One of America’s most revered religious leaders died Tuesday in the south suburbs.
According to the Cook County medical examiner’s office, 74-year-old Imam Warith Deen Mohammed, longtime leader of the millions-strong American Society of Muslims, was pronounced dead shortly after noon.
”He was encouraging his followers to accept the best of their humanity and to extend the moral and ethical values of Islam to the general American public.”
Dawud Walid, executive director of Council on American-Islamic Relations
”He was a great African-American Muslim leader who opened up Islam to the wider American public.”
Lawrence Mamiya, a religion professor at Vassar College in Poughkeepsie, N.Y.
”He was the imam of America. His humbleness was the most paramount feature in his life.”
Malik Mujahid, head of the Council of Islamic Organizations of Greater Chicago
”He was trying to move a community that called itself an Islamic community closer to Islam without losing its roots and trying to situate itself in the context of American culture.” Jimmy Jones, a Muslim chaplain and religion professor in Purchase, N.Y.
Sources say he was found in his Markham bathtub by a family member. There were no signs of trauma.
The son of Nation of Islam leader Elijah Muhammad, Imam Mohammed (who changed his name from Wallace Muhammad) left a rich legacy of tolerance and interfaith bridge-building.
“Imam Mohammed was more than just a faith leader, he was a community leader and a community builder,” Ahmed Rehab, executive director of the Council on American-Islamic Relations in Chicago, said in a statement. “He was a visionary who developed successful grass-roots economic plans to help those living in hardship pull themselves up despite difficult historical odds. … For Imam Mohammed, ignorance was the enemy and education was man’s best ally.”
The Rev. Jesse Jackson said Imam Mohammed “was a man of great spiritual integrity and philosophical depth. He was an authentic Muslim and a social servant who was quiet in his manner, quiet spoken, but powerful in his impact as a teacher and a leader. A very positive man.”
In the early 1960s, Imam Mohammed was imprisoned for draft evasion. After his release in 1963, he left the Nation, rejoined a year later, but was excommunicated several times thereafter for his refusal to believe Elijah Muhammad was a prophet.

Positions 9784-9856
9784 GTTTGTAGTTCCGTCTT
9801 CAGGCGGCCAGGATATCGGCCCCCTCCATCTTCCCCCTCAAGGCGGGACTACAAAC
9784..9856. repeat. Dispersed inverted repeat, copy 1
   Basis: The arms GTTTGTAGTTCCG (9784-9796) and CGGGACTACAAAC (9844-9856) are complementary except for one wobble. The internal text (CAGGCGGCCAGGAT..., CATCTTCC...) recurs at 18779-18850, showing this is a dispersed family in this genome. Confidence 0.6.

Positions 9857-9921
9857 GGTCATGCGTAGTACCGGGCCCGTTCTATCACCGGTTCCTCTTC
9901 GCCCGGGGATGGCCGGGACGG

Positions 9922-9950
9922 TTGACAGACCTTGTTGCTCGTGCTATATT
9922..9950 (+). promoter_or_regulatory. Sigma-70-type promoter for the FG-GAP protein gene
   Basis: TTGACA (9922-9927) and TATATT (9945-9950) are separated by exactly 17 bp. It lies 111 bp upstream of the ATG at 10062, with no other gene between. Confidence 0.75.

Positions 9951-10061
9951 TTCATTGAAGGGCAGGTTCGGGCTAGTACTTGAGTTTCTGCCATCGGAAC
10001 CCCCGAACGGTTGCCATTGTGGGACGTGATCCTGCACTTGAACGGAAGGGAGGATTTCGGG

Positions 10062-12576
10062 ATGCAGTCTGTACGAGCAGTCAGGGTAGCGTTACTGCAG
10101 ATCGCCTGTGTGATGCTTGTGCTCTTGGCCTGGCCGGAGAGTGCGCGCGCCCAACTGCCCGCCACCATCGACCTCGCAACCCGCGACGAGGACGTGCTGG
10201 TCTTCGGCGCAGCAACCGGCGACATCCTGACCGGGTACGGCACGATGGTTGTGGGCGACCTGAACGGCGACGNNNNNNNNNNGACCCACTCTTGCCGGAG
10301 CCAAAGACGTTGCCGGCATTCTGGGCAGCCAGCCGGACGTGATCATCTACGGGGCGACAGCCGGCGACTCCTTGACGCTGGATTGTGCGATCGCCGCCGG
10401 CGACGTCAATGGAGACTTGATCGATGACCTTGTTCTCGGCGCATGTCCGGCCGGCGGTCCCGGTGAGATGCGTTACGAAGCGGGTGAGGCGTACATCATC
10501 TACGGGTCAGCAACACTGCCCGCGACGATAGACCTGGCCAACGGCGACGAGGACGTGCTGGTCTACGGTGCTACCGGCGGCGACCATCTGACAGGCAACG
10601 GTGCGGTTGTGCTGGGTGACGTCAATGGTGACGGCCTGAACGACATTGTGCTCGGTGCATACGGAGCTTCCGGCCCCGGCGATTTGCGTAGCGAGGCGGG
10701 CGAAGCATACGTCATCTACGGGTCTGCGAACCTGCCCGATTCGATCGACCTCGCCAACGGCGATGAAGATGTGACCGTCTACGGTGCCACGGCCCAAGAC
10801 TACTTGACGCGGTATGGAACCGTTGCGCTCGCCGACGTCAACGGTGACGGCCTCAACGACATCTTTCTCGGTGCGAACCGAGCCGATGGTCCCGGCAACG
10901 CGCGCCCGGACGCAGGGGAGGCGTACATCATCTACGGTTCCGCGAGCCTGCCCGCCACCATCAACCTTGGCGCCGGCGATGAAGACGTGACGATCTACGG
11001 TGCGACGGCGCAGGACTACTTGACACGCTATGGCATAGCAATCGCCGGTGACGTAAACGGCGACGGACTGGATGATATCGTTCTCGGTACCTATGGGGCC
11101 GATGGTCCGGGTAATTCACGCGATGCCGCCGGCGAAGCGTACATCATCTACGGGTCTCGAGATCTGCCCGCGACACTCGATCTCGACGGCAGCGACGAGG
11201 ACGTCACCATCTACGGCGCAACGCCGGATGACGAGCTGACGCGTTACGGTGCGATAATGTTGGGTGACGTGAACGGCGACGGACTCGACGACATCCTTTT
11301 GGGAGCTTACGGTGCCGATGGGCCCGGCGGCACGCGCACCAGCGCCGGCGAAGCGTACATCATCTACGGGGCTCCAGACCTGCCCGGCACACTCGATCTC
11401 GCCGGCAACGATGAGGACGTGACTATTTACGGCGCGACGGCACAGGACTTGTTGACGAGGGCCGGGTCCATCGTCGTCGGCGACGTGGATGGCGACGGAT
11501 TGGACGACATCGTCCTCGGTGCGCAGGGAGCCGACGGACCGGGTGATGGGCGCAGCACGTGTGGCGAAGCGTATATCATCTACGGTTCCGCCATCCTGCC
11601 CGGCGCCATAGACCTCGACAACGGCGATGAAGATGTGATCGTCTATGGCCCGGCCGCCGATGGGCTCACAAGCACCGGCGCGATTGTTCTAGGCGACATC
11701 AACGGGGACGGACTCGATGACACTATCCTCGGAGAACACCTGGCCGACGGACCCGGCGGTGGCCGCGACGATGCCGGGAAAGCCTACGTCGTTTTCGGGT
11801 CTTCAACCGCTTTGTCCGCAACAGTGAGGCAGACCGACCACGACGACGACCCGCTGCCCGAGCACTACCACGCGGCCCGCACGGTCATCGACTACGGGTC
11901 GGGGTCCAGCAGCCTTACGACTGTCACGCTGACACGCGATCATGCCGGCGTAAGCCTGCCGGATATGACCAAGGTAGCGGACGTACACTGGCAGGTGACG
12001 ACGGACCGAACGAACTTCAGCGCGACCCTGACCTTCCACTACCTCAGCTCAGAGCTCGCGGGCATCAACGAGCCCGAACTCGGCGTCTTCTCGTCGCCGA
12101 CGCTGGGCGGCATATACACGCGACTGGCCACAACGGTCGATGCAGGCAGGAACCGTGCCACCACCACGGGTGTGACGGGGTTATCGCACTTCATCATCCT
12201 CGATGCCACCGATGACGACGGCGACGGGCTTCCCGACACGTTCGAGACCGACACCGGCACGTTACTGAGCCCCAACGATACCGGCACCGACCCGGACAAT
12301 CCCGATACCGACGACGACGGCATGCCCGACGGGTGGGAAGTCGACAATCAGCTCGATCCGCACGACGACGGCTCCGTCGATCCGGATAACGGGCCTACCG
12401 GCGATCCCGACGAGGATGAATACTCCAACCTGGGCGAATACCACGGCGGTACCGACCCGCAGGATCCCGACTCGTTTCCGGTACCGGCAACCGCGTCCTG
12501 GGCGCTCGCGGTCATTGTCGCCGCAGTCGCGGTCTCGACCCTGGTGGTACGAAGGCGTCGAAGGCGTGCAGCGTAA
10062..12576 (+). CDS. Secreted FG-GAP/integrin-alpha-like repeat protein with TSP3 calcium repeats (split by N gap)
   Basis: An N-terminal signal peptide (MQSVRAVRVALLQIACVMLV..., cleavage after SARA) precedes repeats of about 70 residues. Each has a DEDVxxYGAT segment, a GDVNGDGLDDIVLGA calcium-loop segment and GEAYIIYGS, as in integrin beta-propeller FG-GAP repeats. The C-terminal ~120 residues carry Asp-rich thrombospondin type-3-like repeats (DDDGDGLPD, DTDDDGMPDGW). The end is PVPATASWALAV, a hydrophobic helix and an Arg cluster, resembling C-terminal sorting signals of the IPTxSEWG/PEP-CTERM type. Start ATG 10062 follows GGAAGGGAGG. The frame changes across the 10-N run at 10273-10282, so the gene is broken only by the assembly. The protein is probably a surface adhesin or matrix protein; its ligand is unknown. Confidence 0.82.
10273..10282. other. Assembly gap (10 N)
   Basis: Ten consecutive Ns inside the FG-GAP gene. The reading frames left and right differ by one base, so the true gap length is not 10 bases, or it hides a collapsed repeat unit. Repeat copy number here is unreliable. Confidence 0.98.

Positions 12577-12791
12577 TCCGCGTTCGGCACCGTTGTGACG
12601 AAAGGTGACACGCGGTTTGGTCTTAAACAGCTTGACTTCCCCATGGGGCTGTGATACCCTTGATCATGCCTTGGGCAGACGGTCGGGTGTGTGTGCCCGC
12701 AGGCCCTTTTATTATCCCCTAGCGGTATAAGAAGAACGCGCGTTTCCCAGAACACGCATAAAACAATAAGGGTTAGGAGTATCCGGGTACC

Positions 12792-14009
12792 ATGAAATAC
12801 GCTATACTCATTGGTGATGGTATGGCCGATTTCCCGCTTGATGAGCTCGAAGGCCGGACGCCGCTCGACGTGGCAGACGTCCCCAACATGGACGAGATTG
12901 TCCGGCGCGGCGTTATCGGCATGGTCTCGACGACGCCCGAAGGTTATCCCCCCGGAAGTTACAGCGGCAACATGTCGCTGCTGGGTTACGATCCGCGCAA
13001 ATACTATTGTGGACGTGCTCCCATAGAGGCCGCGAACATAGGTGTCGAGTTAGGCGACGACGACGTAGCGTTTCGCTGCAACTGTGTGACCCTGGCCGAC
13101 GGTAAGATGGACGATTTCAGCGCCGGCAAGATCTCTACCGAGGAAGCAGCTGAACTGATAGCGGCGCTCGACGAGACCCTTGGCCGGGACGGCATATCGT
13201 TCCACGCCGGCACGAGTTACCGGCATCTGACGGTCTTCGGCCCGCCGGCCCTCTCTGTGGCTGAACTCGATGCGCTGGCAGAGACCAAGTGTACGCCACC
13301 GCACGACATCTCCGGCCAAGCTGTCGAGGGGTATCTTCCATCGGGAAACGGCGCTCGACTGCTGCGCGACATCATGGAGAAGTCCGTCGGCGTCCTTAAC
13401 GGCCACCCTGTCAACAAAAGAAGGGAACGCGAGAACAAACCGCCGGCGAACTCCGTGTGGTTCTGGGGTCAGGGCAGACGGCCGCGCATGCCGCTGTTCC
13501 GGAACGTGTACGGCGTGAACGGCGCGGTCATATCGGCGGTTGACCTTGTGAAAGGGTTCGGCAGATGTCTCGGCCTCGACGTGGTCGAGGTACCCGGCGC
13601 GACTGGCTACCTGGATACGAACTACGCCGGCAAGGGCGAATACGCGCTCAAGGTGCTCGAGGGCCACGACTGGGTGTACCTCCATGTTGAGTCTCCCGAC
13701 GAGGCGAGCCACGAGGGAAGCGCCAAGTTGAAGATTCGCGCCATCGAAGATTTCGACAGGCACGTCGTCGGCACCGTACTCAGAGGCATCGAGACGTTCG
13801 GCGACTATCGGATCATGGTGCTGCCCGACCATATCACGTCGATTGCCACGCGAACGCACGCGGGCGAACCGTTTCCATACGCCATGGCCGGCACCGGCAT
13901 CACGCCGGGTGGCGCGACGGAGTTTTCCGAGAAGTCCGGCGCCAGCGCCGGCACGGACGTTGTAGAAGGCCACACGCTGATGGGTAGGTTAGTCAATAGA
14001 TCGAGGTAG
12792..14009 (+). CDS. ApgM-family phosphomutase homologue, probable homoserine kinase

When his father died in 1975, Imam Mohammed took the Nation of Islam’s reins and steered it in a far more orthodox direction that preached racial acceptance and shunned incendiary rhetoric. Whites, for example, were no longer viewed as “blue-eyed devils.”
Minister Louis Farrakhan split with Imam Mohammed and, in 1978, resurrected the original and more controversial Nation of Islam, which he leads to this day.
The two men came together in 2000 and proclaimed their rift healed. “I think we can bury it now, and never look back,” Imam Mohammed said at the time.
Said Farrakhan, “After 25 years, you and I can walk together as brothers.”
Attorney Joseph Morris knew Imam Mohammed through Imam Mohammed’s late brother (and boxer Muhammad Ali’s former manager) Jabir Herbert Muhammad, who died two weeks ago.
Morris called Imam Mohammed’s death “a loss to the Chicago community and to the interfaith community.”
Throughout Imam Mohammed’s decades-long run as an influential faith leader, he gave an invocation at the U.S. Senate, spoke before throngs of people at the Vatican and had many audiences with world leaders, including Pope John Paul II. His realm also encompassed businesses and mosques.
Imam Mohammed’s life “is an example of what it means to be a great American and a devout Muslim,” Junaid M. Afeef, Interim Executive Director of the Council of Islamic Organizations of Greater Chicago, said in a statement.
The Rev. Michael Pfleger, pastor of St. Sabina, said, “He certainly was a great gentleman and a great witness not just to Islam but to the best of people in his embracing of all people.”
Imam Mohammed stepped down from his post with the American Society of Muslims in 2003, but remained busy lecturing and directing his charitable ministry, the Mosque Cares.
Contributing: AP, Sun-Times, Beliefnet.com, Britannica.com
Copyright © 2008 Associated Press